Heart failure

Heart failure in infants: signs, causes and treatment

Heart failure in infants is rare, but it can occur. One potential cause is congenital heart defects (CHD). These are problems with the structure of the heart that are present from birth. Coronary heart disease affects 8 in 1,000 live births, but only 20% of these children will experience heart failure.

This information comes from a study 2016.

Another cause of heart failure in this age group is cardiomyopathy, a condition that affects the heart muscle and makes it difficult for blood to pump to the body. It affects about 8 in 100,000 infants each year.

Symptoms of heart failure include eating problems, difficulty breathing, excessive sweating, rapid heartbeat, and rapid breathing.

This article discusses the incidence, outlook, symptoms, causes, diagnosis, and treatment of heart failure in infants. It also offers recommendations for growing up with heart failure and tips for parents and caregivers.

The term “heart failure” does not mean that the heart has stopped working. Instead, it means the organ isn’t working as efficiently as it should. This happens when the heart can not fills with enough blood or is too weak to pump properly.

Usually, a person’s heart receives oxygen-poor blood and then sends it to the lungs for oxygenation. The oxygenated blood then returns to the heart, which pumps it to meet the body’s needs.

In heart failure, an abnormality in structure or function leads to failure supply oxygen to the body at the necessary rate. Another name for the condition is “congestive heart failure”.

Very few infants develop heart failure. One of the main causes is coronary artery disease, which is changes in the structure of the heart present from birth. Coronary heart disease occurs in 8 in 1,000 births. Heart failure occurs in about 20% of these cases, or about 1.6 in every 1,000 births.

Heart failure in infants can also occur for other reasons. One of them is cardiomyopathy, which has an annual incidence rate of about 8 per 100,000 in infants less than 1 year old.

Statistics on heart failure survival rates in infants vary by cause. Some causes of these events are more serious and difficult to treat than others.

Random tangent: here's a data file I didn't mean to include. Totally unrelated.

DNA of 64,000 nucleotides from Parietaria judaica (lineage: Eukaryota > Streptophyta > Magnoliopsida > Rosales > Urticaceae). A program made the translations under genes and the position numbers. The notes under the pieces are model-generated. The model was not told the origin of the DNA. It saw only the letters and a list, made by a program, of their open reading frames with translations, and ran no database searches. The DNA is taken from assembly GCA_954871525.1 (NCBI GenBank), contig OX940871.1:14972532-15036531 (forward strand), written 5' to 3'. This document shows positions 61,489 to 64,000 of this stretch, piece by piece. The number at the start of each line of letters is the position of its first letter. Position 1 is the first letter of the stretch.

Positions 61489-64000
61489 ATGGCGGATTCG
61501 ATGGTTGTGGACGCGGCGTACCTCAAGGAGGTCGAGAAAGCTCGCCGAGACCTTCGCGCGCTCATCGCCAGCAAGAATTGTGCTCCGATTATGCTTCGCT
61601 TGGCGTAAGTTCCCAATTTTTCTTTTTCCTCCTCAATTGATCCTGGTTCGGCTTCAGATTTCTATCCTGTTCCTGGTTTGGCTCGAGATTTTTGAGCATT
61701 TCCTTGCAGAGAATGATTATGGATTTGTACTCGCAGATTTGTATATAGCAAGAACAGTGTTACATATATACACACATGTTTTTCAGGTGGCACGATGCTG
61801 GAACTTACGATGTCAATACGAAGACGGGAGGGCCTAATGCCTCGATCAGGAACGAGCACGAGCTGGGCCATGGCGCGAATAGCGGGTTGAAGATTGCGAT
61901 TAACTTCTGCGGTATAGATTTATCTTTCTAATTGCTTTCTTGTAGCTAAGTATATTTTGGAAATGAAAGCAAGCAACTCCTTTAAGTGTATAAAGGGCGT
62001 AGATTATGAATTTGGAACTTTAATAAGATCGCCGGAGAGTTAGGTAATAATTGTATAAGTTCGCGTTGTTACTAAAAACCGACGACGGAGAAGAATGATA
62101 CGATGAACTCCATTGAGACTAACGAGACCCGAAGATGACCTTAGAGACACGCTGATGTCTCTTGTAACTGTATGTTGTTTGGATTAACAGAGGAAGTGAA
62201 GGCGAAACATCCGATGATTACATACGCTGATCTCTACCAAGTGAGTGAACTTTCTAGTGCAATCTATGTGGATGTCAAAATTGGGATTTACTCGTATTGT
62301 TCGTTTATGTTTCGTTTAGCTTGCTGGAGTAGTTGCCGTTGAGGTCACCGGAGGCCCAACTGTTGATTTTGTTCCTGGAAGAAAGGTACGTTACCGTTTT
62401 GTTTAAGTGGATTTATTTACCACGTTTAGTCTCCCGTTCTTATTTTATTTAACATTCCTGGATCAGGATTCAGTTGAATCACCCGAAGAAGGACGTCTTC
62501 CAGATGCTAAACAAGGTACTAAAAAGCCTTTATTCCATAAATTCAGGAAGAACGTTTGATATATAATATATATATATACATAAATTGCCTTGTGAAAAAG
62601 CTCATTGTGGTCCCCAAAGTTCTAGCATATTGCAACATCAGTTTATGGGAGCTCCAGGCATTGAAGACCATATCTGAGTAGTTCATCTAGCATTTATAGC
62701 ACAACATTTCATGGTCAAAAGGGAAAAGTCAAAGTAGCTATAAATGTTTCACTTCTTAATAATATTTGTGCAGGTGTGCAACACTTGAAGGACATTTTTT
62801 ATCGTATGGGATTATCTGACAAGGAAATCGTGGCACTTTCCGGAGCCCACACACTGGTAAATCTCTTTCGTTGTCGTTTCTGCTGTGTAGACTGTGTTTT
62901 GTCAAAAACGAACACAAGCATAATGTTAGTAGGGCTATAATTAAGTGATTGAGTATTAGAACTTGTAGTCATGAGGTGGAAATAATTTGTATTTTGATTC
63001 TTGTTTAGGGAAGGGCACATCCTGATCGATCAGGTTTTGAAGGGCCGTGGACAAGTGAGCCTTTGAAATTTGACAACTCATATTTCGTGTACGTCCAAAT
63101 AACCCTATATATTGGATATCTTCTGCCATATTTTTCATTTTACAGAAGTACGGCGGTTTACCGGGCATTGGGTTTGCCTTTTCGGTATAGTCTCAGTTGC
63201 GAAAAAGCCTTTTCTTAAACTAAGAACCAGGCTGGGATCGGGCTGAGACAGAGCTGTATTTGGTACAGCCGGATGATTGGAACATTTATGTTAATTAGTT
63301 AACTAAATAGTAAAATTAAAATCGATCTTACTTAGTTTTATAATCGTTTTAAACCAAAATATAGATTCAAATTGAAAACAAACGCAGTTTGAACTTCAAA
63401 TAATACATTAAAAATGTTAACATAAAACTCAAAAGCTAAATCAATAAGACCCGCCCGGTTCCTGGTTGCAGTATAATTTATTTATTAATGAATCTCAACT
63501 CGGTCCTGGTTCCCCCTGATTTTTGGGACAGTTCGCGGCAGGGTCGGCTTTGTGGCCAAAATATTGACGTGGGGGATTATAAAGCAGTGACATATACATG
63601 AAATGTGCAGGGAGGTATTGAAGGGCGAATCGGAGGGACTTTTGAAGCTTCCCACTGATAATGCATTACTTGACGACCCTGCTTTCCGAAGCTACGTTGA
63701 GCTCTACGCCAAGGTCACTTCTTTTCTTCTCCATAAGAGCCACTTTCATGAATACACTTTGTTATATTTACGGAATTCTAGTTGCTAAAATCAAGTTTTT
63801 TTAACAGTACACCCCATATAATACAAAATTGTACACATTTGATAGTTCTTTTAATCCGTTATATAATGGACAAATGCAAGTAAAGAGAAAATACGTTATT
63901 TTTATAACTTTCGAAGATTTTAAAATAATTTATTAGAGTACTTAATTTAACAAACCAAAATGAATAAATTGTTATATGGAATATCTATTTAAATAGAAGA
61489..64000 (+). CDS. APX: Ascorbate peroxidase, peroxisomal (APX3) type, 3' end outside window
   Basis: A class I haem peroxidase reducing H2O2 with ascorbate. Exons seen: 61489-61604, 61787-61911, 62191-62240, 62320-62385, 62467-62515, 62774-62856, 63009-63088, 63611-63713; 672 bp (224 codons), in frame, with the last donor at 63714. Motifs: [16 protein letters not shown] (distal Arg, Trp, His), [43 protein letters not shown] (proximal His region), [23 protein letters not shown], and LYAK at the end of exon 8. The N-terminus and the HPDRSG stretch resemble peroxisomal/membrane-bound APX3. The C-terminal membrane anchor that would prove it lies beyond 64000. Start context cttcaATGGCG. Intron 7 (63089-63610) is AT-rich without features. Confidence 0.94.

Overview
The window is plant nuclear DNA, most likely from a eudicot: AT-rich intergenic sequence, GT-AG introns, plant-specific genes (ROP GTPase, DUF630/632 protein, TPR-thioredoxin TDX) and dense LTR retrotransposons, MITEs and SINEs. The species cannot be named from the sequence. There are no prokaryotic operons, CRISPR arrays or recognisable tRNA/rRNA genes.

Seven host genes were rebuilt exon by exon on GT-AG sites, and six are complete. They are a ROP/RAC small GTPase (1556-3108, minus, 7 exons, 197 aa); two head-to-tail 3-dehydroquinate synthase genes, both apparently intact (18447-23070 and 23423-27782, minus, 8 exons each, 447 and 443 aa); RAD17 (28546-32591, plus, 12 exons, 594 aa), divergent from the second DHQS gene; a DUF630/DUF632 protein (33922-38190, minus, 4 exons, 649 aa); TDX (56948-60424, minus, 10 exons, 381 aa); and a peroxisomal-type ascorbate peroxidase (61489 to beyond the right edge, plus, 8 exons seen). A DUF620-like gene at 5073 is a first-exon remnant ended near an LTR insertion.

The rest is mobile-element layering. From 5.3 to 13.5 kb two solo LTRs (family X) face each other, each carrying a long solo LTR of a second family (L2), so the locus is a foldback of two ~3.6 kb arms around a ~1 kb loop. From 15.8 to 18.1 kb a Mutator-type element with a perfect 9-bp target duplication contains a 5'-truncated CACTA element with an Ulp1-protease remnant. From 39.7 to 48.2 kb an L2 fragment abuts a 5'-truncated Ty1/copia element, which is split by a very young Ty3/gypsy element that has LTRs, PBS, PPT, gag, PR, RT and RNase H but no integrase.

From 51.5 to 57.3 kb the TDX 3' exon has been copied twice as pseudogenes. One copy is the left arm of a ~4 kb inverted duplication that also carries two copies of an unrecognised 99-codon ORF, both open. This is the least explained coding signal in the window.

The most serious cause is critical coronary artery disease. Infants with this type of heart problem need surgery or corrective procedures in 1 year of their life.

an older one 2013 study reports that although the outlook for CCHD has improved in recent decades, the mortality rate among infants remains high.

The 1-year survival rate between 1994 and 2005 was 82.5%. This means that more than 80% of the children survived more than one year.

However, the outlook is more negative for infants with heart failure due to cardiomyopathy. Approximately 50% of people with dilated cardiomyopathy are at risk of dying or needing a heart transplant within the first 5 years.

Some potential signs of heart problems in infants include:

  • feeding problems
  • respiratory disorders
  • excessive sweating
  • growth problems
  • Low blood pressure

Additional signs may include:

  • a rapid heart rate that exceeds 150 beats per minute
  • a rapid breathing rate that exceeds 50 breaths per minute
  • liver enlargement
  • heartbeat that sounds like the sound of a gallop

There are two main causes heart failure: overcirculation failure and pumping failure.

An overcirculation failure causes

Hypercirculation occurs when there is an overload of blood in the chambers of the heart. Several conditions can cause this.

One of the causes is a mixture of oxygen-poor blood and oxygen-rich blood. For example, a hole between the right and left heart chambers can allow oxygen-rich blood in the left chambers to mix with oxygen-poor blood in the right chambers. Mixing of these two blood types can also occur outside of this organ.

Another cause of heart failure due to excessive circulation is anemia. It can also be from a faulty heart valve that doesn’t close properly, allowing blood to leak back.

The failure of the pump causes

A pump failure means that the heart is not pumping enough blood to meet the body’s needs. The cause can be congenital or something a child acquires after birth.